As a follow-up to his book “Extreme Productivity,” Professor Bob Pozen reveals his secrets to workplace productivity and high performance in this video excerpt published by HBS. The antidote to boring meetings and email backlogs, these excerpts demonstrate how busy professionals can achieve their goals by making a critical shift in mindset: from hours worked to results produced.
Government policies to promote home ownership should aim to decrease mortgage defaults, not increase them. They can do so by requiring the lender to bear some of the risk of loss, by requiring the borrower to make a substantial down payment, or both. Yet late last month federal regulators proposed rules that would gut both requirements.
Before the financial crisis, banks or brokers would often originate home mortgages and immediately sell them to a large financial institution, which would package them as mortgage-backed securities for investors. With “no skin in the game,” the originators had little incentive to determine whether the borrower was likely to default.
In response, the Dodd-Frank Act, passed in 2010, generally requires mortgage originators to retain 5% of the risk of loss on the mortgages they sell. However, exemptions built into the law—as interpreted by rules proposed on Aug. 28—would eliminate this requirement for most home mortgages. The proposed rules would also allow low down payments, although they are the best predictors of mortgage defaults.
Regulators around the world have been focusing on how financial companies deliver advice to their clients. The standards that apply to that advice – especially how it is paid for – have been the subject of recent regulatory initiatives in Australia, the US and Europe.
The official goals of these initiatives are to eliminate conflicts of interest that might harm investors, and to help them cope with the increasing complexity of financial markets. Less officially, these initiatives aim to push investors into lower-cost funds – something that fee disclosure at a product level has failed to do sufficiently, at least in regulators’ eyes.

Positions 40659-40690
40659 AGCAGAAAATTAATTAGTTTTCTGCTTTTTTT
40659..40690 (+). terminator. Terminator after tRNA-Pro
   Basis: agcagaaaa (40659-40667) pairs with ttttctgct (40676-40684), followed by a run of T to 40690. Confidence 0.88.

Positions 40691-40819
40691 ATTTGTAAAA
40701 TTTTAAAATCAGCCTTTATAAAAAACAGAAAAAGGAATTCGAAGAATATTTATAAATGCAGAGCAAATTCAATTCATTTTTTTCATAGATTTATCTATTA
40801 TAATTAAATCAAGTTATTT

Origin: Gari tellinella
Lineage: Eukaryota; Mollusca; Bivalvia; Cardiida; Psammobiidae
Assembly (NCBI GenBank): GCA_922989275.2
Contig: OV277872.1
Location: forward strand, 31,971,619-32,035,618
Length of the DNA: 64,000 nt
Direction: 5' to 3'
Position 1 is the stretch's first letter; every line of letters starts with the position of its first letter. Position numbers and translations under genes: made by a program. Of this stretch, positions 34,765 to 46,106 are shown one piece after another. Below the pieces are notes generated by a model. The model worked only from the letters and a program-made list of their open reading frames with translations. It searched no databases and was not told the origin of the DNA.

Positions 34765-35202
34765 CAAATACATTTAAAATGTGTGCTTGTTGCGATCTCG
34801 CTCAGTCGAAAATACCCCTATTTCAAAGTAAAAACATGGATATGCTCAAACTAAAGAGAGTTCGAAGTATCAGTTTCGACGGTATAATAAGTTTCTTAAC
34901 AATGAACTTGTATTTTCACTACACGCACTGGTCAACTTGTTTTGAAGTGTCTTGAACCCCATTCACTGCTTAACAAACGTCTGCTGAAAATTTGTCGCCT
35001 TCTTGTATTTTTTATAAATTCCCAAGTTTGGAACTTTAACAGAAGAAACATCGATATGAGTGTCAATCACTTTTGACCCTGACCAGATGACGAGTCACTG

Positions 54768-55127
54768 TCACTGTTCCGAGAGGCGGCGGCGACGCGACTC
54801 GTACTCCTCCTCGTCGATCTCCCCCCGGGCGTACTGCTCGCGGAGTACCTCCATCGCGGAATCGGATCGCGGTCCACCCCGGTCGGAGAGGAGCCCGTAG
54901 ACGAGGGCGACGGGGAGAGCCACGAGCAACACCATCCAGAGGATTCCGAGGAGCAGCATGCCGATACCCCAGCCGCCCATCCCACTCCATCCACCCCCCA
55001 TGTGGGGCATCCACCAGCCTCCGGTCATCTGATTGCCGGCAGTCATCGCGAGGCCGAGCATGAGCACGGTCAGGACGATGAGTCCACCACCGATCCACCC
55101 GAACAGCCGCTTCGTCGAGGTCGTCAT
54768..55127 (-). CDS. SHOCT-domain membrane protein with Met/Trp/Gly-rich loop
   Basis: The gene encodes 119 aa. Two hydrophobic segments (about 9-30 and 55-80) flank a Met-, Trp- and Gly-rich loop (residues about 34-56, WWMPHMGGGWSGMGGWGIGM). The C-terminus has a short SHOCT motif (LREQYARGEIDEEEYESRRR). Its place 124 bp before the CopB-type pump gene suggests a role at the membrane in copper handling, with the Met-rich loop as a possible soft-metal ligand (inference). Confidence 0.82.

While the scope of the initiatives varies, all incorporate at least one of the following elements: a ban on inducements, and higher standards for advisers.
Virtually all of the proposals call for such a ban – whether it is called a retrocession, rebate, sales load or commission. Whatever the name, they all involve payments from the sponsor of an investment product to the financial adviser who recommends it. Bans are already in place for at least some products in Australia, the Netherlands and the UK.
Have you heard of the two terms “risk retention” and “qualified residential mortgages”? Federal regulators are reportedly close to adopting rules defining these two terms, which will largely determine the future shape of the home mortgage market.
Here is the background. The Dodd-Frank Act tried to stop mortgage lenders from issuing mortgages and then immediately selling them to a large financial institution. That institution would put together a pool of home mortgages and sell securities based on the cash flows from the pool. Before the Dodd-Frank Act, because the issuers of many home mortgages immediately sold them, the issuers had little incentive to do a good job of checking carefully whether the borrowers would be able to pay off these mortgages. In other words, these issuers had “no skin in the game.”